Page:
Fantasy Baseball meltdown irks
The meltdown of ESPN's Fantasy Baseball site is prompting aneurysms among its more passionate users after the service informed them they'll have to start their games from scratch. The irony was all the more bitter in the wake of glitches that disrupted Fantasy Baseball players on a competing service called TQ Stats.
Sun thrusts four-socket Xeon blade at Intel fanboys
IDFSun Microsystems and Microsoft today did their best to wow Intel's customer base with a pair of sneak peeks into their upcoming products.
Fabric7 ripped apart
ExclusiveBig Opteron metal start-up Fabric7 has shut down, The Register can reveal.
Intel intros top-gun gaming PC platform
IDFChip colossus Intel looks set to create a Centrino-like platform for desktop gaming later this year when it brings 'Skulltrail' - a high-end gaming PC design - to market.
Intel pulls up SoCs for TV appearance
IDFChip giant Intel wants to get inside your TV. Today, it launched its first system-on-a-chip product - its first since the ill-fated 'Timna' - but this one aimed at tellies and set-top boxes.
Future PCs to integrate powerline Ethernet
IDFHow is a home computer going to connect to the internet in 2008? Intel has been keen to tout the as-yet-non-standard 802.11n as the future of wireless connectivity, but it's now factoring in powerline Ethernet too. It plans to integrated the HomePlug AV 200Mbps powerline standard into next year's desktop designs.
Symantec puts lace on system recovery line
Symantec has launched a major upgrade for its Windows-based bare-metal system restore software with Backup Exec System Recovery 7.0.
Intel pushes next-gen Centrino at compact desktops
IDFIntel formally offered up its upcoming 'Santa Rosa' Centrino laptop platform as the basis for future small form-factor systems.
Those 'Penryn' details in full
IDF'Penryn', Intel's upcoming die-shrink-plus Core 2 processor architecture, may have been high on the chip maker's agenda at its Developer Forum this week, but it said nothing new about the technology. Need a refresher? Here's what Register Hardware knows about the 45nm CPU...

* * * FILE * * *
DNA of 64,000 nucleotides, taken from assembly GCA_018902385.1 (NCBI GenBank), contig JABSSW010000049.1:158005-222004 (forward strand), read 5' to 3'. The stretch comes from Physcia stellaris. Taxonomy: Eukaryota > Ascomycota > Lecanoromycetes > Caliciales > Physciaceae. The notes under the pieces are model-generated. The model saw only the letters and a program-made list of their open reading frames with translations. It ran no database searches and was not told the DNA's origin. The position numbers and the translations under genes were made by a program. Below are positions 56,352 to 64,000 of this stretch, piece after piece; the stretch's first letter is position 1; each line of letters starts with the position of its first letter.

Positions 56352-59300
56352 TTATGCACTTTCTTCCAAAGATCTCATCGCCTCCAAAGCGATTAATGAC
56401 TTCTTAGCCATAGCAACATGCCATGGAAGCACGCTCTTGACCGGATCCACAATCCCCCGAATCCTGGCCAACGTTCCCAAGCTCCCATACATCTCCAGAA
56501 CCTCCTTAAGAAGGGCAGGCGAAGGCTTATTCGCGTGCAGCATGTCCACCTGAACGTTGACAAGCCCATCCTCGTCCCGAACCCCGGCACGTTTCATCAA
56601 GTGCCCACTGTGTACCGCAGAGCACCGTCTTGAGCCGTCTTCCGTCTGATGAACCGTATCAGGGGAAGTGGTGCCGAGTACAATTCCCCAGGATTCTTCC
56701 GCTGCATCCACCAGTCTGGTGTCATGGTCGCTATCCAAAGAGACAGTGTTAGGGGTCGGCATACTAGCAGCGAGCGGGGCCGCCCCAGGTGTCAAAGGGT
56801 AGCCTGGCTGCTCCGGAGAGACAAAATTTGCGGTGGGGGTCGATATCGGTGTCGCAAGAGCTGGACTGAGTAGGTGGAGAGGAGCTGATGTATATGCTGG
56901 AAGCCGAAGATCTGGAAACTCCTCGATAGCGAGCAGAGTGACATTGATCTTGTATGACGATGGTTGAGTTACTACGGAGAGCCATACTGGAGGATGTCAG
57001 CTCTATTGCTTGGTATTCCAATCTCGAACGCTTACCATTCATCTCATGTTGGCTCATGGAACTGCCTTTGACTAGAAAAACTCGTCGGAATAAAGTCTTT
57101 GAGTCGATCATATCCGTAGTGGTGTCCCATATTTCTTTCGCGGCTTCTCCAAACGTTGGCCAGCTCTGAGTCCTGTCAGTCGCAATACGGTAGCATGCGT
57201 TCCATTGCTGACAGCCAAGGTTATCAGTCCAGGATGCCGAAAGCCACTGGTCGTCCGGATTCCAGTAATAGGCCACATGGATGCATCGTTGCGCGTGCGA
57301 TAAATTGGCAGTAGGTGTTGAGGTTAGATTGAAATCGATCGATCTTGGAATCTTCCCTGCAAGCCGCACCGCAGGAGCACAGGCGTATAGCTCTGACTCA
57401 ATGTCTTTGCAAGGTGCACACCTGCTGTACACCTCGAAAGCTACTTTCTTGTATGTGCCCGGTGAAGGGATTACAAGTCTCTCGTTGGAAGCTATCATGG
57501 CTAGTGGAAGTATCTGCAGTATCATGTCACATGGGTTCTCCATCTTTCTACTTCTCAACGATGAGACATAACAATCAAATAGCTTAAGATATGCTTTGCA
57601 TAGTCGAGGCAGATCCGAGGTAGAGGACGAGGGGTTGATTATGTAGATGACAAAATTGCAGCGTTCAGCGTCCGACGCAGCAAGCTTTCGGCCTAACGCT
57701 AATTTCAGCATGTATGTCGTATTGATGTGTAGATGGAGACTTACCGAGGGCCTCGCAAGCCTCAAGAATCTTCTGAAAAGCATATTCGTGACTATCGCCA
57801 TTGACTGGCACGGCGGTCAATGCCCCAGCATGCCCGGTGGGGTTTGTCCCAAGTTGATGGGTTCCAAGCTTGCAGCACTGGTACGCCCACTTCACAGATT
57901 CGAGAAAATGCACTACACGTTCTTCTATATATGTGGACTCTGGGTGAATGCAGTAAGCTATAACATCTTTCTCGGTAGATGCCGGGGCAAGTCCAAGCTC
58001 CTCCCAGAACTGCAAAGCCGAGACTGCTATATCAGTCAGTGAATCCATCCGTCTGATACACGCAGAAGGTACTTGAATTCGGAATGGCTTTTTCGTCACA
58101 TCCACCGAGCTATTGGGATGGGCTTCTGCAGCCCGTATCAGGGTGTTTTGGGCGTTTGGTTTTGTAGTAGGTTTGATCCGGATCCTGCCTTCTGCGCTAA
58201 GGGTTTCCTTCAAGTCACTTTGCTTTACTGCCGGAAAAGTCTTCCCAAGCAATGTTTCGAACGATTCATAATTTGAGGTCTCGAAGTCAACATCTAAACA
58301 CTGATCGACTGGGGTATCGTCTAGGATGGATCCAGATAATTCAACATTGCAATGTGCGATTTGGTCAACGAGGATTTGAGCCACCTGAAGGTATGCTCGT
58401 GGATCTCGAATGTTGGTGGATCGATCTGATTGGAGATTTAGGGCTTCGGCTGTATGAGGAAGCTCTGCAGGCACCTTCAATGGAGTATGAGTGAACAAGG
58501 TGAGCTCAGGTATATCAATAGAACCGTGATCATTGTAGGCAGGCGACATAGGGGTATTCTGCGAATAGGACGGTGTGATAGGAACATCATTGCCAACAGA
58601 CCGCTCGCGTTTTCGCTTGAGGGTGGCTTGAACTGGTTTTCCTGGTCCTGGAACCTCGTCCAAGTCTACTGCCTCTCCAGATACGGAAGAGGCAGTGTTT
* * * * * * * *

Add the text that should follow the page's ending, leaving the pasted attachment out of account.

NPfIT condemned in MPs' scathing report
The Public Accounts Committee (PAC) has issued a damning report into the NHS's overdue and over budget National Programme for IT (NPfIT).
Mainframe now obsolete for data warehousing
Reg Reader WorkshopMany would have argued in the past that a data warehouse was not a "real" data warehouse unless it existed the in big iron mainframe number crunching environment.
Data collation can evade Data Protection Act
The selection and collation of information from several files held on a person does not necessarily count as processing of personal data, according to the Court of Appeal. The activity can escape the remit of the Data Protection Act.
'Cops help kill 32 Students', claims furious blogger
Blogs written by students at Virginia Tech University have expressed fury at how police and university authorities dealt with the shooting there yesterday.
What can service data objects do for your SOA system?
ColumnIn the last two columns, I looked at how you can build services within a Service Oriented Architecture (SOA) using the Service Component Architecture (or SCA) framework.
Norwegian liberals call for relaxation of copyright laws
The Liberal Party in Norway has backed the legalisation of the sharing of copyrighted material for personal use. It is the first mainstream European political party to adopt a pro-file-sharing stance.
Chocolate the key to uncovering PC passwords
Three years since the last time they pulled this stunt, cheeky researchers can still wangle IT passwords with free chocolate and flirting.
Mobile operators giveth and taketh away
In much the same way as some firms try to pass on savings to customers, mobile phone networks look set to pass extra costs on to certain consumers.
Software compliance is not just about licensing
CommentFor many companies, software compliance is just about making sure that all copies of a particular application in use have a valid vendor licence.
Pipex counts cost of competing with the big boys
Pipex told investors today its underlying profits suffered in 2006 because of borrowing to pay for rival ISPs Bulldog and Toucan, and home phone outfit Homecall.
Commercial child abuse websites growing
The number of websites making money by selling pictures and videos of children being sexually abused is continuing to grow.
UK's bumblebees face extinction
Several UK bumblebee species are heading inexorably for extinction, scientists have claimed, part of a process caused by "pesticides and agricultural intensification" which could have a "devastating knock-on effect on agriculture".
Intel picks VIA's Mini ITX for cut-price PC mobo
IDFIntel has indeed thrown its weight behind rival chip maker VIA's Mini ITX motherboard form-factor, as reported back in January, though the bigger company wasn't exactly going out of its way to reveal its new compact mobo's origins.
Gravity-B proves Einstein right
The first data from Gravity Probe-B has confirmed that Einstein was a pretty clever chap who knew what he was talking about when it came to space, time, and the universe.
Anteater kills zookeeper
An Argentinian zookeeper has died as a result of an anteater attack, Reuters reports.
Asbo-breach OAP jailed
The 81-year-old "neighbour from hell" who was found guilty of harrassment and six breaches of an Asbo after making her neighbours' lives "a misery" has been jailed for six months, the BBC reports.
Phishers spread their nets
The percentage of US-hosted phishing attacks dropped from 74 per cent in February to 55 per cent in March, according to the latest online fraud report of security firm RSA.